Read screenwriter Peter Jukes’s article on why Britain can’t make a show like The Wire
It’s not that David Simon, co-creator of The Wire, thinks that British television is bad. He’s a fan of Prime Suspect, for example. “I saw the first series of Shameless, I thought it was very darkly funny,” he says. “It doesn’t seem that it’s a complete wasteland.”
But Simon is clear about why American drama is dominant now in the way that US comedy (Friends, Seinfeld, Frasier) was in the late 1990s. The Wire is one of several successful shows from cable channel HBO. There have also been innovative programmes on the terrestrial networks such as Lost, 24 and The West Wing—shows that challenged the audience and won. And on all these shows, the writer is God.
“In American television, even network television, the showrunner’s the writer,” Simon explains. He’s referring to the US term for the head producer. Directors can run away with the show and make it an exercise in style, or the star can make it a vehicle for themselves. “In television, at least in my country, this rarely happens because it’s recognised that the continuity of story is paramount,” he adds. “The writing and directing and acting are all tools in the toolbox. The point is not to exalt any tool over another, the point is to build a fucking house. That’s the dynamic that works in a healthy television show.”
Simon himself worked as a journalist on the Baltimore Sun. It took him years to get to make The Wire and say the things he wanted to. Simon’s vision is a vast and expansive take on the decline of inner-city America, specifically his hometown of Baltimore. When was the last time someone from outside of the television industry tried to make a British production of such ambition about Glasgow or Liverpool?
Simon wouldn’t be able to function in the British system, where many shows are written by only one or two people. “Sometimes the other writers I’m working with are smarter than me and argue me down,” he says. “Because there’s five or six of those guys in the room at any given moment, better things happen.” The writer’s room is the engine of great drama, where the showrunner is constantly challenged. Television writing is a team sport in the US.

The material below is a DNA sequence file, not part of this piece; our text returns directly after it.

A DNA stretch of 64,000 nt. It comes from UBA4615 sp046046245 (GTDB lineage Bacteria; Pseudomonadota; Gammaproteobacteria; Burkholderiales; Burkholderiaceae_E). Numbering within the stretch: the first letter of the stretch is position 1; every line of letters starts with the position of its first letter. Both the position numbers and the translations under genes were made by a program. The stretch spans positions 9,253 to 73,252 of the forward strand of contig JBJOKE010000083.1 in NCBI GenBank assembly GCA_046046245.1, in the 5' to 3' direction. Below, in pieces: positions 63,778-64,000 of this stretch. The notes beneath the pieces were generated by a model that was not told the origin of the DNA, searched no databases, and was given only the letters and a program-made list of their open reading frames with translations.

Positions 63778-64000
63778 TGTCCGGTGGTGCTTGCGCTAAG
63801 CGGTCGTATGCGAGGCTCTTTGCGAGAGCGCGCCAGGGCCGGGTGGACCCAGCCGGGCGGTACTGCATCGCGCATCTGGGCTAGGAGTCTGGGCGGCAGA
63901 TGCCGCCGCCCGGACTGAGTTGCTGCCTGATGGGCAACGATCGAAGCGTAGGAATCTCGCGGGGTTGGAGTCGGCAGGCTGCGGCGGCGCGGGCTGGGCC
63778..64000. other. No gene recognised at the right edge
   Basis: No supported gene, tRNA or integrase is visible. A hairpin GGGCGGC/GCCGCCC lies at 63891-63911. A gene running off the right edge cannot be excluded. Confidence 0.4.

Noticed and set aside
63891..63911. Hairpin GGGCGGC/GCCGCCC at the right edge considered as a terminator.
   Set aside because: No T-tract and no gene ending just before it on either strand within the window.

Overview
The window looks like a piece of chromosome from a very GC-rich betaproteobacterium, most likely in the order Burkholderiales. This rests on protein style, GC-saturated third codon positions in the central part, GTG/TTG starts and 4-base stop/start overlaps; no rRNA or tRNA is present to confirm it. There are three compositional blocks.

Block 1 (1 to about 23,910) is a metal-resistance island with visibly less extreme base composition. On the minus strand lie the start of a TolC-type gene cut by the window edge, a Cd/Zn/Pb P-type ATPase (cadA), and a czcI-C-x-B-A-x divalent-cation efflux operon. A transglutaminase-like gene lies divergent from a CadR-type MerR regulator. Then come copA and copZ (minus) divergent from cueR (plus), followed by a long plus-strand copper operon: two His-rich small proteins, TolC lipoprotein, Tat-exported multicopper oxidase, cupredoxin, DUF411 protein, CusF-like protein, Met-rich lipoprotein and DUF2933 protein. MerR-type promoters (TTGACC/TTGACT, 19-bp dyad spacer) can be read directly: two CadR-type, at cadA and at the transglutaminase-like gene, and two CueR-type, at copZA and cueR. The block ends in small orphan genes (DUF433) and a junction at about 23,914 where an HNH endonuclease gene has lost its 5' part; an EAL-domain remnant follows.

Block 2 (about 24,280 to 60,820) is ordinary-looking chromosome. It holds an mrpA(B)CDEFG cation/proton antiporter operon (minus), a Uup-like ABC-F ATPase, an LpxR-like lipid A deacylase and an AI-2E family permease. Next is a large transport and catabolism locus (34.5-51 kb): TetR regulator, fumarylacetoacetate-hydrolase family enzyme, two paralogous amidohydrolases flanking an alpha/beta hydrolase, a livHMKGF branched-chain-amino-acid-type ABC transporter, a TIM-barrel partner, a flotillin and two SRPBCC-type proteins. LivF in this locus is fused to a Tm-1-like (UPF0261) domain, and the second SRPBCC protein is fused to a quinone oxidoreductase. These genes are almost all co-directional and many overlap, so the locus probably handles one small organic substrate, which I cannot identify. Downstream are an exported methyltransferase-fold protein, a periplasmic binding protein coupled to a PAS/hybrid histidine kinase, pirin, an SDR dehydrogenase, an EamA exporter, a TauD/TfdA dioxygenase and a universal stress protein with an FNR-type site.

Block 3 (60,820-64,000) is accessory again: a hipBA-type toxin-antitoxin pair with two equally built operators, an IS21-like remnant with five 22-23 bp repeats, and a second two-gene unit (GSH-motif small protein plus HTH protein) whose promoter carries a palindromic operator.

Once the studio has found the right team, the trick is to give them a budget and leave them alone. “I answer to two people at HBO,” says Simon. “The head guy and the person in charge of serial programming.” At places like HBO, there are fewer layers between the showrunner and the authorisation to get the show on the air. Part of this is because HBO has no advertisers. But then neither does the BBC. When Simon asks if the BBC has adverts, I tell him it is funded by the licence fee. “Then the BBC doesn’t have much of an excuse,” he replies.
In the US, there’s been a trickle-down effect. The success HBO has had, especially in terms of DVD boxset sales, has encouraged the free-to-air networks to let writers take risks and come up with unusual, complex forms of drama. Success breeds emulation and, in HBO’s case, it’s led to a loosening of the hand-holding between the executives and creatives that has yet to happen here.
“I’ve never worked for the BBC, but it scares me when I hear about that sort of bureaucratic method,” Simon says. “If the BBC is doing content without advertising, then it seems to me that they should be able to take chances. If they create something that doesn’t get maximum audience but it’s good, then that brings people to the BBC tent too.”
Simon’s latest show, Treme, set in New Orleans in the aftermath of Hurricane Katrina, debuts on HBO in November. No doubt it will be a far more exciting prospect than anything the BBC or its domestic rivals line up for the autumn.